'Basic Four' recommit to climate agenda

Monday, January 25, 2010

Pretoria - Ministers from the "Basic Four" countries, which include South Africa, India, China and Brazil, have re-emphasised their commitment to working together to ensure an agreed outcome at COP-16 in Mexico later this year.

COP-16 is a follow up to the United Nations Climate Change Summit (COP-15) which was held in Copenhagen last month. South Africa was represented by Minister of Water and Environmental Affairs Buyelwa Sonjica at the event.

Sonjica was one of the ministers who met in New Delhi on Sunday to evaluate the inroads that were made in Copenhagen while also preparing themselves for the Mexico round of talks.

"The ministers underscored the centrality of the [climate change framework] process and the decision of the parties to carry forward the negotiations on the two tracks of Ad hoc Working Group on Long-term Cooperative Action," read a statement issued by the group.

They reiterated that all negotiations must be conducted in an inclusive and transparent manner.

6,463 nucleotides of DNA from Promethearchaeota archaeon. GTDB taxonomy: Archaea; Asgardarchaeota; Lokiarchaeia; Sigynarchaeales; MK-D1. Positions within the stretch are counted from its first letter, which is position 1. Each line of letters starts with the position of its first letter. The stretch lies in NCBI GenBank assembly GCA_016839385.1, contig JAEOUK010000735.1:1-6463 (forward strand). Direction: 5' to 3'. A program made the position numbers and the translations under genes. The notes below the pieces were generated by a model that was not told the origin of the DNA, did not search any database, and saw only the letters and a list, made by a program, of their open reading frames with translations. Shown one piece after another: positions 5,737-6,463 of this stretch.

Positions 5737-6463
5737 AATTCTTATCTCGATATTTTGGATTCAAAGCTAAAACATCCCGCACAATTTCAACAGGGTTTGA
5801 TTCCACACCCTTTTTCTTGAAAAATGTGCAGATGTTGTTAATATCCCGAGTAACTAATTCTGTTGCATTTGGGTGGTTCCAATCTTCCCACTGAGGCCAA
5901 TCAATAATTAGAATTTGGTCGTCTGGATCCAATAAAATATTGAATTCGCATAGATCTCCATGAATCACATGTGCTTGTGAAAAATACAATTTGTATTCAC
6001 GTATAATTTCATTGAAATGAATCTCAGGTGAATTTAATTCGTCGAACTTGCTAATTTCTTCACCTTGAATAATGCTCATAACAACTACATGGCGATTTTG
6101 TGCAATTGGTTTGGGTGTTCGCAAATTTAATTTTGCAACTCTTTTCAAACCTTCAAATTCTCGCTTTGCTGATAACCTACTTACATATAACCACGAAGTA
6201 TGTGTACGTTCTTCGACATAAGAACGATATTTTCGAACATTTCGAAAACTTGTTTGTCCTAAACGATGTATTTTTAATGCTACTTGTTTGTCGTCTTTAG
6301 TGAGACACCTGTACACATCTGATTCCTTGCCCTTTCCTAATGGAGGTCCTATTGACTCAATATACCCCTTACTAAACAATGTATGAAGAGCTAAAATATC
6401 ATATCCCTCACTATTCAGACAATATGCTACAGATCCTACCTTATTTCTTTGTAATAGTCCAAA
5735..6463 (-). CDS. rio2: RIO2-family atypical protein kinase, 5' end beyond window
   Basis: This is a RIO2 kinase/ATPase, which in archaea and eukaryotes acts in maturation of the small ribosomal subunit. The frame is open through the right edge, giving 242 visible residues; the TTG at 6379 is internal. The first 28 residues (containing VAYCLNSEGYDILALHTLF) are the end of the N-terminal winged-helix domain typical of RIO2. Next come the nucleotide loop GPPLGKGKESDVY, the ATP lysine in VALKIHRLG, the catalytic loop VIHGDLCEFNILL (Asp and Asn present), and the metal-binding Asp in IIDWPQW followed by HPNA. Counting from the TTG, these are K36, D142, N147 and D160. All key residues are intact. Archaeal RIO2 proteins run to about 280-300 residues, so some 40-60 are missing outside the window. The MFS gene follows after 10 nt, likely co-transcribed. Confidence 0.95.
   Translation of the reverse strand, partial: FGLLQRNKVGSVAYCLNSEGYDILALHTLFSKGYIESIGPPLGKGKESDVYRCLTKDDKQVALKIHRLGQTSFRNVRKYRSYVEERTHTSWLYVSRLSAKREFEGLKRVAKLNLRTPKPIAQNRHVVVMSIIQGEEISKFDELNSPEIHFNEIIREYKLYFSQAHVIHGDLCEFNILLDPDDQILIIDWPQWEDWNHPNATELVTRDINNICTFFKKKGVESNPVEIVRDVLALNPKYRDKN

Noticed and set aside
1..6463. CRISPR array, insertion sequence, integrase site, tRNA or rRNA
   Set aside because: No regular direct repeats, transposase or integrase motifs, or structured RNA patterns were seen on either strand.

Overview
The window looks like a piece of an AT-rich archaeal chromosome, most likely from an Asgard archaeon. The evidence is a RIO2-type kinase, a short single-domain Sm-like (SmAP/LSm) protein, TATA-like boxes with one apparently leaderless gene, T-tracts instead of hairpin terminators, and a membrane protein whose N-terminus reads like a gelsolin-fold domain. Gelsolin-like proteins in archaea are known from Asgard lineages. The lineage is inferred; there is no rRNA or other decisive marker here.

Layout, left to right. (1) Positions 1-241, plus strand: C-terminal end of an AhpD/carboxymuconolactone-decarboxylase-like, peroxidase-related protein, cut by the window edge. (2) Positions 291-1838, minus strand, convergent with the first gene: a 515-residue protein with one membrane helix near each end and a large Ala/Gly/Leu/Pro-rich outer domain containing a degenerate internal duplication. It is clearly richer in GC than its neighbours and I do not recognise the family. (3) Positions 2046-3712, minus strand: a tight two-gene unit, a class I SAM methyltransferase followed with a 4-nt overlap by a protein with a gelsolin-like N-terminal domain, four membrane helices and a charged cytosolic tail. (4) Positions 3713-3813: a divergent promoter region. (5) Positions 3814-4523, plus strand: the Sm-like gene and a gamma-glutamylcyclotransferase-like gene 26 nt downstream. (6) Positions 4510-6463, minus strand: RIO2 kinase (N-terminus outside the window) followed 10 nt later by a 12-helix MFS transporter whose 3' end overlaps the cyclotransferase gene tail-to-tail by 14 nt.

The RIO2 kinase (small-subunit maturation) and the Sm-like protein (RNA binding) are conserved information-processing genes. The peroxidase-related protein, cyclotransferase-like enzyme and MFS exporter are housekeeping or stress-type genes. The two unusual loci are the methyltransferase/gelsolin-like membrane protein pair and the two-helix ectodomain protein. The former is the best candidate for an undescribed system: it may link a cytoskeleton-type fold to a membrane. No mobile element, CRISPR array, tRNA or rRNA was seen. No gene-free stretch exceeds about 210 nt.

While the Copenhagen accord produced political commitments to mitigate climate change by some leaders, rich nations were slammed for their failure to set bold targets on greenhouse gas emissions.

The four ministers expressed hope of a successful conclusion of ongoing negotiations leading to Mexico.

The members of the group have already announced a series of voluntary mitigation actions for 2020 and have expressed their intention to communicate information on their voluntary mitigation actions to the United Nations Framework Convention on Climate Change by January 31, 2010.

The World Wide Fund for Nature (WWF) described the group's early lead on continuing climate negotiations as a show of commitment shown by the countries to a fair and effective UN-based outcome to climate change this year.

"South Africa is standing by its commitment to negotiate a multilateral agreement as part of the Africa Group and to maintain the two-track process under the UNFCCC," said the organisation's Richard Worthington.

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